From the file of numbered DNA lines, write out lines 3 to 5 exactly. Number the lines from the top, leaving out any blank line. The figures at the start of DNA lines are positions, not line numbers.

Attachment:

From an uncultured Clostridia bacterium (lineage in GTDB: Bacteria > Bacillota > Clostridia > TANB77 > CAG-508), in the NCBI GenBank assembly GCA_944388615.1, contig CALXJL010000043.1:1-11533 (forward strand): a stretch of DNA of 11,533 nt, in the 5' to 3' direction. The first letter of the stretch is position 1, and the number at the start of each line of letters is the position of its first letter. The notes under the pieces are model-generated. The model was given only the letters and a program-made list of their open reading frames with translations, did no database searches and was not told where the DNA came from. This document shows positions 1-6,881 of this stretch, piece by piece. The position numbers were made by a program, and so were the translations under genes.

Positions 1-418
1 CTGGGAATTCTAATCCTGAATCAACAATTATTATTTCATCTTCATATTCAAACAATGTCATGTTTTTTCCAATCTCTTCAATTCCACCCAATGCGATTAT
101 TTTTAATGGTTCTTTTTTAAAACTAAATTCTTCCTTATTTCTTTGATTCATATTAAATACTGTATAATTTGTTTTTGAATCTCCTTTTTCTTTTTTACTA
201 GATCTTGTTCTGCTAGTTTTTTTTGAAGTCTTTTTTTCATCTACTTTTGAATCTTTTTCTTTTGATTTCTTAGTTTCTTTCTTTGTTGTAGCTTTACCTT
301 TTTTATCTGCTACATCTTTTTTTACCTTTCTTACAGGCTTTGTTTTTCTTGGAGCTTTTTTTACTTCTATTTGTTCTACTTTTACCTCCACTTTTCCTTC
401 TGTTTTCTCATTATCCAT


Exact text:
1 CTGGGAATTCTAATCCTGAATCAACAATTATTATTTCATCTTCATATTCAAACAATGTCATGTTTTTTCCAATCTCTTCAATTCCACCCAATGCGATTAT
101 TTTTAATGGTTCTTTTTTAAAACTAAATTCTTCCTTATTTCTTTGATTCATATTAAATACTGTATAATTTGTTTTTGAATCTCCTTTTTCTTTTTTACTA
201 GATCTTGTTCTGCTAGTTTTTTTTGAAGTCTTTTTTTCATCTACTTTTGAATCTTTTTCTTTTGATTTCTTAGTTTCTTTCTTTGTTGTAGCTTTACCTT